Tax Implications of Financial Decisions

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The Internal Revenue Code is a very complex, often confusing and constantly changing set of rules. Individuals sometimes let tax issues cloud their decision-making. Here are three areas where some simple reminders can help you make wiser financial decisions.

The income tax rate structure
Our marginal tax rate structure generally means that income at lower levels is taxed at lower rates than income at higher levels. There are complex rules about how to calculate taxable income, taking into account deductions and exemptions. The tax rates start at 10% and go up to 39.6%.

Income Tax Rate Schedules for 2015

2015 Single Return Rate Schedule

2015 Married Filing Jointly Rate Schedule

Taxable income levels

Tax rate

Taxable income levels

Tax rate

0 to $9,225

10%

0 to $18,450

10%

$9,226 to $37,450

15%

$18,451 to $74,900

15%

$37,451 to $90,750

25%

$74,901 to $151,200

25%

$90,751 to $189,300

28%

$151,201 to $230,450

28%

$189,301 to $411,500

33%

$230,451 to $411,500

33%

$411,501 to $413,200

35%

$411,501 to $464,850

35%

Over $413,200

39.6%

Over $464,850

39.6%

2015 Taxation of Dividends and Long Term Capital Gains

For taxpayers in the 10% and 15% brackets, qualifying dividends and long term capital gains (assets held for more than a year) will be taxed at 0%. For those in 25%, 28%, 33% and 35% tax brackets, the tax rate on dividends and long term capital gains is 15%. For those in the top 39.6% bracket, the tax rate is 20%.

2015 Medicare Surtaxes

As part of the health care reform enacted in 2010, additional Medicare surtaxes begin in 2013 for high income wage earners and high income investors. The surtaxes apply when a single taxpayer’s Modified Adjusted Gross Income (MAGI) exceeds a threshold of $200,000 or joint return filers when their MAGI exceed $250,000.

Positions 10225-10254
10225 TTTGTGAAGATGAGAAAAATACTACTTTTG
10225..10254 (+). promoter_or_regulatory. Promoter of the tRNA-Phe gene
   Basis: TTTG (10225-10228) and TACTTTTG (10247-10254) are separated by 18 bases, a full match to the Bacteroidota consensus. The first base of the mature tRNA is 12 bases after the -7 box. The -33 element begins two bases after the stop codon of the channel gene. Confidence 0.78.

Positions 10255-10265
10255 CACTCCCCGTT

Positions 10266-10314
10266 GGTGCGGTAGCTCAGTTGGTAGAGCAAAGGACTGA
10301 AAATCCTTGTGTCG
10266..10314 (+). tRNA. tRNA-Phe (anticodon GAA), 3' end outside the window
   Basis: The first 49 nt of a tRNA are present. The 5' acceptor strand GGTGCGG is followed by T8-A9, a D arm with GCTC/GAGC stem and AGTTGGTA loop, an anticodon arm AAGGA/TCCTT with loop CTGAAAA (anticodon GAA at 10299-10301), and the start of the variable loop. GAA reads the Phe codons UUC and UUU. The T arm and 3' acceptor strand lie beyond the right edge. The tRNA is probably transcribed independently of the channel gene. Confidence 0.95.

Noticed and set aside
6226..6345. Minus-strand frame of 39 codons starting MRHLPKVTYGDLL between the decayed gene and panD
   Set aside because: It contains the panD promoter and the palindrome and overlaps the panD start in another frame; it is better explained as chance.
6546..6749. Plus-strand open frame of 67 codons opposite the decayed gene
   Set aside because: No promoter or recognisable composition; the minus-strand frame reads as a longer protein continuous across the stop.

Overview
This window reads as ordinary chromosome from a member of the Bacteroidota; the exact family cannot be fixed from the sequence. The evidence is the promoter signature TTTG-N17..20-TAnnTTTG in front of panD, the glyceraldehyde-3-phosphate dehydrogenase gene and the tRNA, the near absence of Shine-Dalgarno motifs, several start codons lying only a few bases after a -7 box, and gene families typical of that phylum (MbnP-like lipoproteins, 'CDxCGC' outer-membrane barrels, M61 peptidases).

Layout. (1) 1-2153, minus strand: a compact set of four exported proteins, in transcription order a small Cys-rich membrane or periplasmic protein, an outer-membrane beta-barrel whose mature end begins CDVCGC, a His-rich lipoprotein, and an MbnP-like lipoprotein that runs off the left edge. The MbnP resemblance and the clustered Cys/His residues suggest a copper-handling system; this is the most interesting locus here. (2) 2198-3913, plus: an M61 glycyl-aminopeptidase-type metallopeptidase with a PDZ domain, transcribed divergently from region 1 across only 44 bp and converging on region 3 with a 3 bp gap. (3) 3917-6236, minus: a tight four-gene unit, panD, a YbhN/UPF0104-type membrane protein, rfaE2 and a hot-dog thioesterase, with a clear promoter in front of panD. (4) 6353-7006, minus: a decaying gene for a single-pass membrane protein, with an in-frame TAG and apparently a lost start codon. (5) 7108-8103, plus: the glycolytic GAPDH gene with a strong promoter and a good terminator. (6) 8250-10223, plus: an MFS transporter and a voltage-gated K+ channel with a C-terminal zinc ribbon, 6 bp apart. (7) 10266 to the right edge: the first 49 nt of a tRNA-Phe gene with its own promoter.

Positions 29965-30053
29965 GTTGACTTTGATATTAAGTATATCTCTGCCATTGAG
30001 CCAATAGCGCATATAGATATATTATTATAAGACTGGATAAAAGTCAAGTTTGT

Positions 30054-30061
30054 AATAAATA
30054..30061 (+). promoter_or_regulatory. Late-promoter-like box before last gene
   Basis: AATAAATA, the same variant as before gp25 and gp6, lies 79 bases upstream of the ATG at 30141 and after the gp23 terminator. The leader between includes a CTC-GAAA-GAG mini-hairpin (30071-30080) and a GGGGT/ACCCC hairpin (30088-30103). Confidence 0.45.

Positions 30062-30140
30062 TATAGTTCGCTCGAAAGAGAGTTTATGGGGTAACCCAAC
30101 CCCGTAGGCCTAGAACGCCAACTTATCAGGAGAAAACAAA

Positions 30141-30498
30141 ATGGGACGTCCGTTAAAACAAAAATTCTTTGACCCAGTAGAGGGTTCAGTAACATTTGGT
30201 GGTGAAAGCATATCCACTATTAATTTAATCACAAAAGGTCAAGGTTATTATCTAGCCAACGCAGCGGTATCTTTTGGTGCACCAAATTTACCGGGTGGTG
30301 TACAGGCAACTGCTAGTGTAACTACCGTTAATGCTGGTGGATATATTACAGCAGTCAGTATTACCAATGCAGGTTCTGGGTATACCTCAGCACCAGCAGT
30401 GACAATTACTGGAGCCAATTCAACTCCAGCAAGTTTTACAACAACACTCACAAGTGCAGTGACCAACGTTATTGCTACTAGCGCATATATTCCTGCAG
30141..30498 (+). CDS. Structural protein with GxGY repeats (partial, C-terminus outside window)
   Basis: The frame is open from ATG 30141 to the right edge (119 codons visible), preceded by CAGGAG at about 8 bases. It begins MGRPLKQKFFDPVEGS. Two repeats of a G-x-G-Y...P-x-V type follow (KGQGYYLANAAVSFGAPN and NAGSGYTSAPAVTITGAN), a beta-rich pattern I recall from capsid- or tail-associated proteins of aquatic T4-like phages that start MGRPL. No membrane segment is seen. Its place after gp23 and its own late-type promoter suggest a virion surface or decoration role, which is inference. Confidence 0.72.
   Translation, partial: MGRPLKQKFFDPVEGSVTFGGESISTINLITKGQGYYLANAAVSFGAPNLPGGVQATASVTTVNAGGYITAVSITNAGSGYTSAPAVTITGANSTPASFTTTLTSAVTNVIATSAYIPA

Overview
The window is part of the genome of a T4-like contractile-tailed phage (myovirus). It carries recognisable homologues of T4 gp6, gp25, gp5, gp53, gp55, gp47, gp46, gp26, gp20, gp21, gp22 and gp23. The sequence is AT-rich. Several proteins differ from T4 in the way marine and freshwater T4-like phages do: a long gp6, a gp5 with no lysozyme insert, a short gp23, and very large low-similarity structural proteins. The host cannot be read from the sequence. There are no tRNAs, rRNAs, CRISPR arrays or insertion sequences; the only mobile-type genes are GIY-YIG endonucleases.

• For wage earners, an additional 0.9% Medicare surtax applies to wages (including bonuses and self-employment income) above the threshold amounts.
  • For investors, an additional 3.8% Medicare surtax applies to net investment income (taxable interest, dividends, capital gains, etc.) in excess of the thresholds.

Taxable vs. tax-free bonds

Those in higher tax brackets often benefit from tax-exempt interest income. To see if you should consider tax-exempt bonds, compare the after-tax yield of a taxable bond to the yield of a tax-exempt bond. Be sure the bonds have similar maturity dates and similar quality ratings. This chart can help with that comparison.

Tax free yield

Equivalent taxable yield in these tax brackets

15%

25%

28%

33%

35%

39.6%

3.0%

3.5

4.0

4.2

4.5

4.6

5.0

3.5%

4.1

4.7

4.9

5.3

5.4

5.8

4.0%

4.7

5.3

5.6

6.0

6.2

6.6

4.5%

5.3

6.0

6.3

6.8

6.9

7.5

5.0%

5.9

6.7

6.9

7.5

7.7

8.3

5.5%

6.5

7.3

7.6

8.3

8.5

9.1

The tax brackets are those in effect in 2015.

According to the chart, a tax-exempt bond yielding 4.0% has an equivalent after-tax yield of 6.0% for someone in the 33% tax bracket. For that person, a taxable bond yielding more than 6.0% will produce a better after tax return. Taking time to understand how the tax laws apply to your financial situation will enable you to make more informed decisions.

Always consult your tax advisor to determine how the rules apply to your situation and remember that state income taxes must be considered.